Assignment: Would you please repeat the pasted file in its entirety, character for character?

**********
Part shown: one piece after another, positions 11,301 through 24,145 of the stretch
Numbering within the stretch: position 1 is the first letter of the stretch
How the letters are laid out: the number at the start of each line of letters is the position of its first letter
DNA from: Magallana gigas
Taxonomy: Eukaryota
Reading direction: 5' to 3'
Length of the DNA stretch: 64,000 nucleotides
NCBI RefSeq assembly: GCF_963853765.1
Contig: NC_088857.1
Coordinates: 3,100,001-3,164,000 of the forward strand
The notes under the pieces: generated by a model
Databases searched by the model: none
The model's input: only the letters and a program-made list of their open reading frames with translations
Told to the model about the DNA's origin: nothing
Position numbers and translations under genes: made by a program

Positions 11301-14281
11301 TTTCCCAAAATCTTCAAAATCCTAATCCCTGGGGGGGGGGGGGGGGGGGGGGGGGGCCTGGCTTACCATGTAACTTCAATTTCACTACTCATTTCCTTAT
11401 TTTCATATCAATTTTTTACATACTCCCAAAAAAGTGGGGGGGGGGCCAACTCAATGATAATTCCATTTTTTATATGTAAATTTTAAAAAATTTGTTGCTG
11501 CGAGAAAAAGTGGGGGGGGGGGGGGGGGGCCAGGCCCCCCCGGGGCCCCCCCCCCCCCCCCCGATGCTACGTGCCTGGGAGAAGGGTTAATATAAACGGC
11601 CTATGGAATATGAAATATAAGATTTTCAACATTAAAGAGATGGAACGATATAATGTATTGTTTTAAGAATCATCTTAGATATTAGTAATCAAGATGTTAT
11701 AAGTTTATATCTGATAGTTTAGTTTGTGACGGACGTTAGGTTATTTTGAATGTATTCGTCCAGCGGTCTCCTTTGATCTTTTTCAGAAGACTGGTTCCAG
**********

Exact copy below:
Part shown: one piece after another, positions 11,301 through 24,145 of the stretch
Numbering within the stretch: position 1 is the first letter of the stretch
How the letters are laid out: the number at the start of each line of letters is the position of its first letter
DNA from: Magallana gigas
Taxonomy: Eukaryota
Reading direction: 5' to 3'
Length of the DNA stretch: 64,000 nucleotides
NCBI RefSeq assembly: GCF_963853765.1
Contig: NC_088857.1
Coordinates: 3,100,001-3,164,000 of the forward strand
The notes under the pieces: generated by a model
Databases searched by the model: none
The model's input: only the letters and a program-made list of their open reading frames with translations
Told to the model about the DNA's origin: nothing
Position numbers and translations under genes: made by a program

Positions 11301-14281
11301 TTTCCCAAAATCTTCAAAATCCTAATCCCTGGGGGGGGGGGGGGGGGGGGGGGGGGCCTGGCTTACCATGTAACTTCAATTTCACTACTCATTTCCTTAT
11401 TTTCATATCAATTTTTTACATACTCCCAAAAAAGTGGGGGGGGGGCCAACTCAATGATAATTCCATTTTTTATATGTAAATTTTAAAAAATTTGTTGCTG
11501 CGAGAAAAAGTGGGGGGGGGGGGGGGGGGCCAGGCCCCCCCGGGGCCCCCCCCCCCCCCCCCGATGCTACGTGCCTGGGAGAAGGGTTAATATAAACGGC
11601 CTATGGAATATGAAATATAAGATTTTCAACATTAAAGAGATGGAACGATATAATGTATTGTTTTAAGAATCATCTTAGATATTAGTAATCAAGATGTTAT
11701 AAGTTTATATCTGATAGTTTAGTTTGTGACGGACGTTAGGTTATTTTGAATGTATTCGTCCAGCGGTCTCCTTTGATCTTTTTCAGAAGACTGGTTCCAG